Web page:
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NUCENG is offline
Nov14-11, 01:41 AM
Sci Advisor
P: 916
Quote Quote by clancy688 View Post
Two things I discovered by skimming through the report:

Unit 2 - If I read the section about Unit 2 correctly (and I'm not really sure I did, perhaps NUCENG could look over the sections regarding Units 1-3? There's a certain emphasis on venting valves), then Unit 2 never vented. The workers established a vent path, but a rupture disc never failed, even though the pressure was higher than the pressure needed to break it.
So when Unit 2 finally depressurized, it wasn't done through venting - but through containment failure.

Unit 3 - RCIC didn't fail on March 14th, it failed on March 12th at 11:36 local time, HPCI provided core cooling until the morning of March 14th. Was that fact known before?
I am not sure I can add much to what you have read. I have one criticism as this report is a narrative and does not provide references on how each statement was developed. As a result I think we need to review the vast amount of claims, statements, descriptions and timelines to find support or conflict. OTOH, this is exactly the kind of event summary that can make that a manageable exercise.

The narratives of units 1 to 4 are all plausible as far as I can see. I was sceptical about the Unit 3 source for the hydrogen explosion in unit 4, but the recent photos of damage on the 4th floor are persuasive, if not conclusive. I thought that the reverse flow through the unit 4 SBGT filters was problematic. But this report explains that unit 3 was able finally to vent at a fairly high containment pressure. It clarifies that the SBGT system dampers fail open. It confirms there are no backdraft dampers to prevent flow to the adjacent unit.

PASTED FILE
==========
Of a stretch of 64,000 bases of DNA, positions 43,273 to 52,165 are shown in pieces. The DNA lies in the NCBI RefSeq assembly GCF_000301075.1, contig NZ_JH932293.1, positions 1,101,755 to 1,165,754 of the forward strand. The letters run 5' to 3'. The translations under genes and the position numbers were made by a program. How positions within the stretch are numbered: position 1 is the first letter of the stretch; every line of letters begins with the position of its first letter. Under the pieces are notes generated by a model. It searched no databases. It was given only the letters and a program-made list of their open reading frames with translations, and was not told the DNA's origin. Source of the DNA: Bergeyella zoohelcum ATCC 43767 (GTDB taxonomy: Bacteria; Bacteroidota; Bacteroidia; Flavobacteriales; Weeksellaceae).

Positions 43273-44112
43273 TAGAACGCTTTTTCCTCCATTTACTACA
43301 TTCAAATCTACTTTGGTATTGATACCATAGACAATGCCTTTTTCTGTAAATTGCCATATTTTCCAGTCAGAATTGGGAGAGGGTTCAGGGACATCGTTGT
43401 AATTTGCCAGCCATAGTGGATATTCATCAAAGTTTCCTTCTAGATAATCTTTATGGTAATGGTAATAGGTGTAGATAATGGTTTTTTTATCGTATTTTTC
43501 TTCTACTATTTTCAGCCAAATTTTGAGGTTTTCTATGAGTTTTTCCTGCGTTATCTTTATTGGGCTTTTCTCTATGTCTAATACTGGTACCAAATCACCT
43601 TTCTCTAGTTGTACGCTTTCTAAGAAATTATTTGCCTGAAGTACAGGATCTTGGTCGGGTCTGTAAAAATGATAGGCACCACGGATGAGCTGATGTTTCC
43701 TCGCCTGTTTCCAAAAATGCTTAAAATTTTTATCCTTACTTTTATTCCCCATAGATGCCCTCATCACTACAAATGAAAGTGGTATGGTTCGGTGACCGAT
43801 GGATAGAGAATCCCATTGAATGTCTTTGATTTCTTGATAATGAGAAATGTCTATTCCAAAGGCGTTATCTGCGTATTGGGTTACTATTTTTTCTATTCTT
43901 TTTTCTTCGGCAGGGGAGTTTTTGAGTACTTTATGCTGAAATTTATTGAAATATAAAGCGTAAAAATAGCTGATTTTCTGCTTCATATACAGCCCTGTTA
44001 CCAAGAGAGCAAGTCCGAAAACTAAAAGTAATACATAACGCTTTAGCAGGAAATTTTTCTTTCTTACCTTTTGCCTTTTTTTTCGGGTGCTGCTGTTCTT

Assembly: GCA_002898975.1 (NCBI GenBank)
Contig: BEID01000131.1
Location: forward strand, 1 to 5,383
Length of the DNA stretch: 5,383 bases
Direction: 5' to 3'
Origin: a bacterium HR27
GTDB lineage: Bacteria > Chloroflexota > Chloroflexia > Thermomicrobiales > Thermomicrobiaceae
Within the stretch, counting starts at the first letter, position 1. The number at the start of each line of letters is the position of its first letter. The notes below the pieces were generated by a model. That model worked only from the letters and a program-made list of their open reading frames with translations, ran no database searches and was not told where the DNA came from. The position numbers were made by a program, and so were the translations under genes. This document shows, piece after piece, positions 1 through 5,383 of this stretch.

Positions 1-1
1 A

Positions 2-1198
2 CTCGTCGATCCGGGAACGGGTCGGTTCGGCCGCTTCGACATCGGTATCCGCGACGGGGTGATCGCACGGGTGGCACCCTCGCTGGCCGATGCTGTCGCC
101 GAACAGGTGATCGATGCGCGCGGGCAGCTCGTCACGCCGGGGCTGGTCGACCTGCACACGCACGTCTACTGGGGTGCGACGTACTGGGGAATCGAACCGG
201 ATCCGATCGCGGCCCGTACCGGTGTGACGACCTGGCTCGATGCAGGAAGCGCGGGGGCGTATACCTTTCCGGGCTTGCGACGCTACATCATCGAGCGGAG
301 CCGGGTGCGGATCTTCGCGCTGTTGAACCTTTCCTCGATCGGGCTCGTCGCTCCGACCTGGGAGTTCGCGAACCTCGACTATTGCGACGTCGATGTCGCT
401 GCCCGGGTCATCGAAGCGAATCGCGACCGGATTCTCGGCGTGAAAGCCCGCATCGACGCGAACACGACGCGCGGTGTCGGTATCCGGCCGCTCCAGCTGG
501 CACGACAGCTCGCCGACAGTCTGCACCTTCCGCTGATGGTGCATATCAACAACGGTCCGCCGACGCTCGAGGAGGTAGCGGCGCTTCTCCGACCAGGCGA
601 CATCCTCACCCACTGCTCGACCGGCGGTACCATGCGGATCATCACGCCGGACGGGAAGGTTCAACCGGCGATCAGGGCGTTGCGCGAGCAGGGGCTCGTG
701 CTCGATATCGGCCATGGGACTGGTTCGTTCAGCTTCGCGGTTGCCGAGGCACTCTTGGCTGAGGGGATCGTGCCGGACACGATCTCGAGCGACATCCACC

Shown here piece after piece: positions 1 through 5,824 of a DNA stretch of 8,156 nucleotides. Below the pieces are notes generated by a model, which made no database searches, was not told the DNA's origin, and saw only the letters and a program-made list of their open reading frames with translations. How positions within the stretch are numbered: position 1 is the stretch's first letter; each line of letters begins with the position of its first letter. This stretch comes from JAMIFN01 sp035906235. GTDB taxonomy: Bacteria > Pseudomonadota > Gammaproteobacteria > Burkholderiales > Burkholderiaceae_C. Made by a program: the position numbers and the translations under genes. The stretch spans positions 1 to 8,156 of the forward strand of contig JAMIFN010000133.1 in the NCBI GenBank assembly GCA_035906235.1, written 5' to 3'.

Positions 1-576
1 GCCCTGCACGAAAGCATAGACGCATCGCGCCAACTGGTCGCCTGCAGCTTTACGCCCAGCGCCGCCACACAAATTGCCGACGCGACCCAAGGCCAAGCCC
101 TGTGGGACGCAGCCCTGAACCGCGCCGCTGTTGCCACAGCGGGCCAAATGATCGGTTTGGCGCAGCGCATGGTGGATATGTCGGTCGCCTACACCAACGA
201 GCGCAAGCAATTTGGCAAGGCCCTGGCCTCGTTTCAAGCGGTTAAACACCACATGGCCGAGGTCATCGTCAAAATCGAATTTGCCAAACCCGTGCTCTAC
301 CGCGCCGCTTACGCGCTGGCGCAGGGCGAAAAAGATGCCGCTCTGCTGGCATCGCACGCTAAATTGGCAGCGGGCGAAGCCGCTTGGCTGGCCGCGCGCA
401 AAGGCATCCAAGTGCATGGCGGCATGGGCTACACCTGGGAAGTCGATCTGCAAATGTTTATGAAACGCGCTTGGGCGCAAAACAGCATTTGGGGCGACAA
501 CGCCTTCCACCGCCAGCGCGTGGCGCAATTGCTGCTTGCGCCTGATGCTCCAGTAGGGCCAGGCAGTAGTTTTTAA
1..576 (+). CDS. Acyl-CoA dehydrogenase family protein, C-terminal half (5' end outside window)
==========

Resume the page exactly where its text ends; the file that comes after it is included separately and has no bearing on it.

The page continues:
From the descriptions I note a new issue that may affect other multiple unit sites. The military term is fratricide and refers to casualties to friendly forces close to a an intended target. Unit 1 explosion damaged response equipment at unit 2. Unit 3 explosion damaged additional response equipment for other units. The issue here is the physical separation of units or location of emergency hookups to shield the equipment and workers from failures in adjacent units.

On Unit 2 There are two things to point out. First RCIC probably failed due to inability to cool or rediuce pressure in containment. RCIC exhausts to the suppression pool and the combination of low steam pressure and high exhaust pressure was the probable cause of RCIC failure. I see nothingin the report that indicates unit 2 containment venting was successful. Containment failure of the torus is still a likely explanation for the "loud noise."

I had seen the reports that unit 3 had HPCI running when the preferred system should have been RCIC which failed. This is another example of an issue that needs careful investigation. The number of work-arounds and alternative methods tried by operators to vent containments, operate SRVs, provide alternate power to instruments, and to reenergize other systems was very impressive. But it is probable that some of these methods were subject to delays to figure out how to do them. In my experience, some of these methods are proceduralized and exercised at US plants.

Hope this helps the discussion.